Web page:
How Adolf Myer Assissted Mentally Ill with Theory of Occupational Therapy

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In the late 19th century, large institutional asylums were inundated with patients and there was insufficient financial support from the government to properly operate these hospitals. As a result, there was no time to provide individualized treatment for each patient suffering with mental illness and many were incarcerated. The 19th century zeitgeist, viewed the mentally ill as feeble minded, incapable of functioning in society, and unhygienic. Also, Darwin’s theory of “survival of the fittest” led to a lack of social commitment to promote moral treatment for the mentally ill. During the early 20th century, a diverse group of professionals in North America including Adolf Meyer emphasized the importance of a moral treatment approach to …show more content…
323). Since Adolf Meyer’s Uncle was a physician, he followed his uncle’s path, but diverged into the field of psychiatry (Lidz, p. 323).
According to Scull & Schulkin (2009), Adolf Meyer attended Zeurich University in Switzerland where he trained as a neurologist under Auguste Forel (p. 6). In the sequence of his studies, Meyer traveled abroad to Paris, London, and Edinburgh (Scull & Schulkin, p. 6). In London, Meyer was influenced by Hughling Jackson’s ideas of the hierarchy and functions of the nervous system. Adolf’s own interests were in neuroanatomy and neuropathology, but he wanted to broaden his outlook on psychiatry. From a psychological perspective, Meyer became interested in the field of neurology for research and believed that psychiatry had a strong influence in relation to personality disorders. Meyer later focused on the ideas of the whole man as a biological and social being who lives and develops within a unique environment, thus introducing the social milieu (Weckowicz & Liebel-Weckowicz, 1990, p. 284).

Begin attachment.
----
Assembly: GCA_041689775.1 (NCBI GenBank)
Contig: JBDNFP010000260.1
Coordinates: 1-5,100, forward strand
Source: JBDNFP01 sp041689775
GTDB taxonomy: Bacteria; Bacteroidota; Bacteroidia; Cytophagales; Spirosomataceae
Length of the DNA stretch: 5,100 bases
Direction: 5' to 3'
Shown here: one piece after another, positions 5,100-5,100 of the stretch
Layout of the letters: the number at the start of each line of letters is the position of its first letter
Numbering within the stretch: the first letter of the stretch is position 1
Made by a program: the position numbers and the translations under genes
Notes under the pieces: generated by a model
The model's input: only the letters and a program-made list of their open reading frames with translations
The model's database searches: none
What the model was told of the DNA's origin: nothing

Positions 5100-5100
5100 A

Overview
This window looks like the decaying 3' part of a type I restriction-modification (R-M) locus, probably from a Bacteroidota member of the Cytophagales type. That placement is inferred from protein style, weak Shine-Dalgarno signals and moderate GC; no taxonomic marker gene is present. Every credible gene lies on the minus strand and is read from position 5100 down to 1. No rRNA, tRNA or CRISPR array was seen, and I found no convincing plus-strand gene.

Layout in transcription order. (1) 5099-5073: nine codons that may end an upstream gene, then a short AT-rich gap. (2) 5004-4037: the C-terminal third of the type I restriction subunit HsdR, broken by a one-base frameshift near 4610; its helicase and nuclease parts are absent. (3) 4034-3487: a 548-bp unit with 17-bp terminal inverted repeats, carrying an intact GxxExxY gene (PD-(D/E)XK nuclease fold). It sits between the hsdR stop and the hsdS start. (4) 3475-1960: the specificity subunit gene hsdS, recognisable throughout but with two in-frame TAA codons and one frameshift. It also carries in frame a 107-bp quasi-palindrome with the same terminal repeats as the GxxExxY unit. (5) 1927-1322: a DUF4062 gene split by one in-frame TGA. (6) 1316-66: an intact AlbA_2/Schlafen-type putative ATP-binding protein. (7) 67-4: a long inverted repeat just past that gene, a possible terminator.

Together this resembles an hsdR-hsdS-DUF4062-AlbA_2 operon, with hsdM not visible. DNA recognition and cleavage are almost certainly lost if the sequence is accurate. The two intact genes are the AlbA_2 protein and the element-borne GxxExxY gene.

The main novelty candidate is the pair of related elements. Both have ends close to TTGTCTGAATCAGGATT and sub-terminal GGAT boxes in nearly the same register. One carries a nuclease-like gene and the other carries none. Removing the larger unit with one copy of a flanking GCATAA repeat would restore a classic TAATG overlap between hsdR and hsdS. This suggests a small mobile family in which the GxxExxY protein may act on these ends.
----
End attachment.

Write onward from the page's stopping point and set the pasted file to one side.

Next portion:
After receiving his Medical Degree in 1892, Adolf Meyer migrated to America where he started a neurological practice in Chicago (Scull & Schulkin, p. 6). Shortly after, in 1893, he accepted a position as a pathologist at the new Illinois Eastern State Hospital for the Insane at Kankakee where he pursued his interests in neuropathology and neuroanatomy (Lidz, 1966, p. 324). In 1895, he became the primary pathologist at Worcester State

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